In the previous tutorials we learned how to run a Shoes program from both the development executable bin/shoes and the gem executable shoes. In both cases we end up in the command-line interface (CLI) and this line runs the app!

I'd like to dig into a real app, frontend, backend etc but first let's wrap up this section on Shoes executables by talking about the rake tasks.


Let's take a look at the Rakefile.

If you're not familiar with Rakefiles then please take a look at the Rake's README. If you're not familiar with rake/clean these comments should be enough for our purposes. And lastly you should know that rspec/core/rake_task pulls in some nice rake tasks from RSpec that we'll be using later on.

OK now, looking on in the file, we see a bunch of files from the tasks directory getting pulled in. Let's go through those one by one.


changelog is a neat little task that @wasnotrice cooked up for keeping track of changes between versions.

We want Shoes developers to tag every commit with a Changelog tag (see this wiki page). The purpose is so that at each release we can automatically have a little log of the changes. For an example of what the sum of all these little Changelog tags outputs take a look at the Changelog that was blogged after pre-release 3.

So how does it work? Well the code starts out in Changelog#generate which finds the most recently tagged commit (i.e. the last release, take a look at git tag if, like me, you're new to this) and stores a range string i.e. "v4.0.0.pre3..master"

Sidenote From this StackOverflow answer I learned that there is a bit more to a commit range than meets the eye. The upshot is that technically the syntax a..b means all commits in b which aren't in a. Assuming a nice linear set of commits on master this just amounts to a simple range of commits, but I thought it was interesting that a git range may be non-linear.


This method generates the header which states how many commits occurred between releases. It makes use of git log, git rev-list and git describe. I'll show how git commands like these work over in categorize_commits in detail since that method is a bit more complicated. But the gist of it is that with git commands we can do something like list out commits, count them, and get simple descriptive names.


Next categorize_commits goes through each hash in the CATEGORY_MAPPING array, and looks for commits (searched for via git log) that contain a certain :pattern. The key to understanding this is seeing how log_command is built here. An example of a fully built command is:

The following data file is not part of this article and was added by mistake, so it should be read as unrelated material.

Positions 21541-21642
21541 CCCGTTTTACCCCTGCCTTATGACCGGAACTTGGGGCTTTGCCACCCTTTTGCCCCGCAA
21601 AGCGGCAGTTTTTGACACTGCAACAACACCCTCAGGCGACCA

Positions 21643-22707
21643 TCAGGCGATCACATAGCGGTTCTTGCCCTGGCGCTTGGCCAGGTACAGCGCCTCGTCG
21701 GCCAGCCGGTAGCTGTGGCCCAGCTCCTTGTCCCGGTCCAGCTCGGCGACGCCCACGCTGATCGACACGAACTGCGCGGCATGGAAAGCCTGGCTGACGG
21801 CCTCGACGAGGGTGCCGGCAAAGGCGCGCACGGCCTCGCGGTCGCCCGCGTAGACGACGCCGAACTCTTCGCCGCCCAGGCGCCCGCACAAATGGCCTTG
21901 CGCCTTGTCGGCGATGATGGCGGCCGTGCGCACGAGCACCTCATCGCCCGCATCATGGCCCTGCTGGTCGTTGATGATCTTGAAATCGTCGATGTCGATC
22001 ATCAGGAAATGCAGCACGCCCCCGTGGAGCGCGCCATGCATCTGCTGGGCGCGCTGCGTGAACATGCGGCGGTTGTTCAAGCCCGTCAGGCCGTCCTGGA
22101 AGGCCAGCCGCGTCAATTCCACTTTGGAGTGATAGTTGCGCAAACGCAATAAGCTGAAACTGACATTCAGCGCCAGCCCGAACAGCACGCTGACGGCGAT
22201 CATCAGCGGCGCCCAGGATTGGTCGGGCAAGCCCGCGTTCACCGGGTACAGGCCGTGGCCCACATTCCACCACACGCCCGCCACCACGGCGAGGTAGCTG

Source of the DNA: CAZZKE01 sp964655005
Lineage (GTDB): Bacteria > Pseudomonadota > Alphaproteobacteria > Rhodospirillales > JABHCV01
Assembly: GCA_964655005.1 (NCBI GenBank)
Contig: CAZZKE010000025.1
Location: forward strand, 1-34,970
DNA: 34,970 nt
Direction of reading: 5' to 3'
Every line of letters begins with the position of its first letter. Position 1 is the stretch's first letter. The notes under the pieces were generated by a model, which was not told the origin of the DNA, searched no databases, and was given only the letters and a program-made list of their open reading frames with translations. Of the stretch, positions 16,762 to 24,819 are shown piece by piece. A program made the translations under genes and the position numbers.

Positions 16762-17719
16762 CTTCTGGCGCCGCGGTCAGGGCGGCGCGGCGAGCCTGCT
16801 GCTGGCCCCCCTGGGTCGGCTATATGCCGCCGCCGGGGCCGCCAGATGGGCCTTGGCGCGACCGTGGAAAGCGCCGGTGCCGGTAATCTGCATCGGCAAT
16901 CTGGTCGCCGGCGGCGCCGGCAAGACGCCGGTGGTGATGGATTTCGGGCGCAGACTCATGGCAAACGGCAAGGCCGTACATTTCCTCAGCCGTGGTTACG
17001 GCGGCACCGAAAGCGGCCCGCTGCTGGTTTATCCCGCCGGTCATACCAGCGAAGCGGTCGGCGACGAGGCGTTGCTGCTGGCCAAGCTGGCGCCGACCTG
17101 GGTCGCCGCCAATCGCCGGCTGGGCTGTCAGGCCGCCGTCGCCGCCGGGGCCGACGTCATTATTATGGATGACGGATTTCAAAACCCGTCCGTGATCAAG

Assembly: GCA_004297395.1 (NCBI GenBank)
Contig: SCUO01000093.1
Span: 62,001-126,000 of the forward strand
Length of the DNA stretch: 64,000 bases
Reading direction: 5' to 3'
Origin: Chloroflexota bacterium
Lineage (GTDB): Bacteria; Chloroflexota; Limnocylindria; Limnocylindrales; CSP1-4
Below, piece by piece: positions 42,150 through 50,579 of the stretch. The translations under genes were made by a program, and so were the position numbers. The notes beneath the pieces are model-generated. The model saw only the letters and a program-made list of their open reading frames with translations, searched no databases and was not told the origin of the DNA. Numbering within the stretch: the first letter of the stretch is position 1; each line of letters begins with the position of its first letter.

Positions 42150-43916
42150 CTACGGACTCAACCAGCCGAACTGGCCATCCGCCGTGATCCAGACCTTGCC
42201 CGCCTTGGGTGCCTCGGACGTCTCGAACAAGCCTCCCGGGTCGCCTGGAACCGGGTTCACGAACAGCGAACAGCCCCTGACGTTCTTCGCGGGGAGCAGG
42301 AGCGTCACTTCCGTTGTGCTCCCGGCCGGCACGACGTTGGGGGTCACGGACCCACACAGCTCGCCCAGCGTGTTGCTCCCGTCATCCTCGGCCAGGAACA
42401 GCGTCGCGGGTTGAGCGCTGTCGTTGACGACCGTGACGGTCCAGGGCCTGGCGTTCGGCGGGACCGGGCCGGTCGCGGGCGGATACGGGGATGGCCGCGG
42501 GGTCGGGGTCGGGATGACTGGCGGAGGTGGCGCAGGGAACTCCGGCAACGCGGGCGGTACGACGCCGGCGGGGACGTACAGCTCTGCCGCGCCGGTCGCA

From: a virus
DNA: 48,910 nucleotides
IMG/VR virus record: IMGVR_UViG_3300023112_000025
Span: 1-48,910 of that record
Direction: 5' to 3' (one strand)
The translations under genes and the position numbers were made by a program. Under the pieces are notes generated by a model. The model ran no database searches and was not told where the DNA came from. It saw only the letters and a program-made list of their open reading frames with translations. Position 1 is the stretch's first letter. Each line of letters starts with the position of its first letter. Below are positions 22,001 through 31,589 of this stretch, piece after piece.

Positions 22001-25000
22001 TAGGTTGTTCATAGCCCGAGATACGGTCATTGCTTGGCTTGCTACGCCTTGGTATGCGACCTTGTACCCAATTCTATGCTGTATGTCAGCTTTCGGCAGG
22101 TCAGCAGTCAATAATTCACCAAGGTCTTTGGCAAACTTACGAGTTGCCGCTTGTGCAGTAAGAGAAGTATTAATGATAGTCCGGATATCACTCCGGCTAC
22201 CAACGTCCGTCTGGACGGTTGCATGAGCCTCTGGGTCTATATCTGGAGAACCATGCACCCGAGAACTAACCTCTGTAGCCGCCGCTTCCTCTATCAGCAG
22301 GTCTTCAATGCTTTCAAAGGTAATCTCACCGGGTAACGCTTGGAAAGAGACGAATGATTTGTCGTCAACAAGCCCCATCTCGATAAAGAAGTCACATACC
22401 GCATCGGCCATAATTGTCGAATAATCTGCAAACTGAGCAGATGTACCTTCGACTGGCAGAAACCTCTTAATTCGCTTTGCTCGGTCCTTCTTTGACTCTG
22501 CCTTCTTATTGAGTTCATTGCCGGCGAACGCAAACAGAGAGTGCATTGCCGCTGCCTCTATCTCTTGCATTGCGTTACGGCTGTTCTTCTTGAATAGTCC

git log --regexp-ignore-case --grep 'Changelog: improvement' --format='%s<--BODY-START-->%b<--BODY-END--> [%h]<--COMMIT-->' v4.0.0.pre3..master

The result is a nicely formatted version of git log that delineates the body of the message like so:

Merge pull request #1028 from shoes/hidden-style<--BODY-START-->Support the hidden style on all elements

* Changelog: improvement<--BODY-END--> [63afeca]<--COMMIT-->
Merge branch 'master' into move-default-args<--BODY-START-->Move defaulting out of dsl.rb into DSL classes

Fixes #968

Changelog: improvement
<--BODY-END--> [81092b9]<--COMMIT-->
Merge pull request #1032 from shoes/text-block-painter-guard-636<--BODY-START-->Move guard against empty text segments further up in the chain

Changelog: improvement<--BODY-END--> [f121cac]<--COMMIT-->
Merge pull request . . .

After some formatting touches supplied by uniform_change_log we get two outputs: the commits which are put into categorized_commits which look like this for my sample:

["* Support the hidden style on all elements\r [63afeca]", "* Merge branch 'master' into move-default-args [81092b9]", "* Move guard against empty text segments further up in the chain\r [f121cac]"

and change which is a formatted version produced by changes_under_heading that looks like this for the improvement changes I'm demonstrating

[nil, "Improvements (5)\n----------------\n\n* Support the hidden style on all elements\r [63afeca]\n* Merge branch 'master' into move-default-args [81092b9]\n* Move guard against empty text segments further up in the chain\r [f121cac]\n . . .

Lastly the categorized_commits method hands back change after adding one more category "Miscellaneous" which is the difference between the categorized_commits array and the changes variable, just a catch all for leftover changelog entries.


Next the contributors are extracted via git shortlog. Here's an example input and output

input git shortlog --numbered --summary v4.0.0.pre3..master

output 48 Jason R. Clark 19 Tobias Pfeiffer 12 KC Erb 6 Eric Watson 5 Thomas Graves 2 David English 1 bx10000 This output gets put under a new heading via the same heading method from before and before the string is handed back it is compacted (to remove nils) and joined.